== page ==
Untreated hyperthyroidism increases CVD risk
Among adults with hyperthyroidism, treatment for the condition can mitigate their increased risk for cardiovascular disease, according to findings published in Thyroid. In addition, longer periods of decreased thyroid-stimulating hormone elevate CVD mortality for treated and untreated adults with hyperthyroidism.
“A substantial proportion of patients with hyperthyroidism, independent of the diligence of their caring physicians, will have periods with subnormal TSH and therefore run an higher risk than the background population of dying from cardiovascular disease,” Laszlo Hegedüs, MD, DMSc, professor of medicine and endocrinology at the University of Southern Denmark and a senior consultant physician in the department of endocrinology and metabolism at Odense University Hospital in Odense, Denmark, told Endocrine Today.
To determine whether treatment for hyperthyroidism influences CVD risk, Lillevang-Johansen and colleagues performed a case-control study within a population-based cohort of adults with at least one TSH measure between 1995 and 2011. All patients were registered in the Odense Patient data Explorative Network (OPEN), which collected data on the island of Funen in Denmark.
Patients were categorized as euthyroid (n = 214,672; mean age, 49.6 years; 57.5% women), hyperthyroid treated (n = 1,432; mean age, 58.1 years; 82.3% women) or hyperthyroid untreated (n = 1,063; mean age, 61.7 years; 75.3% women). Patients were deemed euthyroid if they consistently had TSH levels between 0.3 mIU/L and 4 mIU/L; hyperthyroidism was defined as a baseline TSH level less than 0.3 mIU/L and at least two TSH values lower than the first measurement in a 6-month period. Patients were considered treated for hyperthyroidism if they were prescribed at least one antithyroid medication or underwent thyroid surgery or radioactive iodine treatment. Prescription data were collected from the Danish National Prescription Registry, and surgery and radioactive iodine treatment were confirmed in the Danish National Patient Registry.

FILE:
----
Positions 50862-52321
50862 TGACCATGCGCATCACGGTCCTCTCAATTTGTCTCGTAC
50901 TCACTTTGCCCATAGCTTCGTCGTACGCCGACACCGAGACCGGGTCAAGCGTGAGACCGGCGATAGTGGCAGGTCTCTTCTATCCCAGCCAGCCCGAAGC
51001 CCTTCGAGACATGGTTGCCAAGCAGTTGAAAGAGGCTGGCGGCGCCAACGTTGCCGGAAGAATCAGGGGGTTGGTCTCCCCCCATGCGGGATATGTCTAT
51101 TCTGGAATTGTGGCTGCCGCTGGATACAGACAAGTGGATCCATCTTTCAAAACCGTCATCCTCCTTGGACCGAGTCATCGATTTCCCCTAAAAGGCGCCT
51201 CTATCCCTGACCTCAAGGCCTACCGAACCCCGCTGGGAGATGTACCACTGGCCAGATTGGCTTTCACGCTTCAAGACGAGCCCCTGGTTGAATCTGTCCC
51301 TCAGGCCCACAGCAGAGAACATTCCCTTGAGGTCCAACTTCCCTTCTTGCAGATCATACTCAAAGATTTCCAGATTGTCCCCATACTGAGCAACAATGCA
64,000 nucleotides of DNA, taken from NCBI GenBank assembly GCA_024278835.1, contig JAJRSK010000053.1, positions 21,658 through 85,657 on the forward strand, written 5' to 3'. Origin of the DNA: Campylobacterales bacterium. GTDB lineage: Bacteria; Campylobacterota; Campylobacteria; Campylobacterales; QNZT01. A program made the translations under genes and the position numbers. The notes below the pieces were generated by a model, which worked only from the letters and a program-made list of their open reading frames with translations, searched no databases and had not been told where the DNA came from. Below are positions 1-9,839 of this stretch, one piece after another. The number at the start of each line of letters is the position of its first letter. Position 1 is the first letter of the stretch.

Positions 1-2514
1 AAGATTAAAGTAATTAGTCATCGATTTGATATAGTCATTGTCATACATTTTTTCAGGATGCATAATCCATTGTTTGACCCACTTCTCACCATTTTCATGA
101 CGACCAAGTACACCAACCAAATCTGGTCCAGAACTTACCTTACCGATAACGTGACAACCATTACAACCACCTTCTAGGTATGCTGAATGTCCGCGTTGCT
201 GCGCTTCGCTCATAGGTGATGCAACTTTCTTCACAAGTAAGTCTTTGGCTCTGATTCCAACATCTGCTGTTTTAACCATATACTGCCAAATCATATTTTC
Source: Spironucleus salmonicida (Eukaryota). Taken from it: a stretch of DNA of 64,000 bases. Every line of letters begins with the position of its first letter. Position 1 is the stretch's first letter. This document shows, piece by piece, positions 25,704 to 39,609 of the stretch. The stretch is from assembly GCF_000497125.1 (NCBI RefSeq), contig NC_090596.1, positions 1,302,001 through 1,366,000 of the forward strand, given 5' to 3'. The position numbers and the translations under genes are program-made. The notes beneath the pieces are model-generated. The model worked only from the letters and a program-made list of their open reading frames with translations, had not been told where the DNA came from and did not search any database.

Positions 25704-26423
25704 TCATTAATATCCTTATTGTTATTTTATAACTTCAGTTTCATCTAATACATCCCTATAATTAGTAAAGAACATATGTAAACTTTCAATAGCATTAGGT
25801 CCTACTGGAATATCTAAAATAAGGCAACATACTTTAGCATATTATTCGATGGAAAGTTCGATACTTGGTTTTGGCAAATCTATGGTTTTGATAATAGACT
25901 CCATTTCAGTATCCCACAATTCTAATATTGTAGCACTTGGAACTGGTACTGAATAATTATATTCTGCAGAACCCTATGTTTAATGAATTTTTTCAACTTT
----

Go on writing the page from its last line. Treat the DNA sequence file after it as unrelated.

Patients who experienced a CVD event, which included myocardial infarction, stroke, atrial fibrillation, heart failure or CVD death, were matched with up to three sex- and age-matched controls without CVD. CVD events were confirmed via the Danish National Patient Registry.
Using euthyroid patients as reference, the researchers found that patients with untreated hyperthyroidism were at higher risk for CVD (OR = 1.21; 95% CI, 1.03-1.42), even when adjusting for comorbidities (OR = 1.25; 95% CI, 1.06-1.48). Patients with treated hyperthyroidism were also at increased risk vs. the euthyroid group (OR = 1.04; 95% CI, 0.89-1.2), but not to the same degree as untreated patients, even when adjusting for comorbidities (OR = 1.04; 95% CI, 0.9-1.22).
For every 6 months of decreased TSH, the OR for CVD events was 1.09 (95% CI, 1.05-1.14) in the hyperthyroid-treated group and 1.1 (95% CI, 1.05-1.15) in the hyperthyroid-untreated group. The researchers noted that this equated to increased risk for CVD events per 5 years of 137% in hyperthyroid-treated patients and 159% in hyperthyroid-untreated patients.
“It is unlikely that a prospective randomized blinded study will ever be carried out, for obvious ethical reasons. Therefore, this is as close as we will ever come to provide evidence of the importance of not only treating hyperthyroidism, but to treat it well and avoid/limit periods of subnormal TSH,” Hegedüs said. “Our data suggest that also mild hyperthyroidism (subclinical hyperthyroidism) carries this excess morbidity and mortality. This risk seems to be independent of age, suggesting that there is no age limit under which treatment for hyperthyroidism should not be offered.” – by Phil Neuffer
Disclosures: Hegedüs reports no relevant financial disclosures. Please see the study for all other authors’ relevant financial disclosures.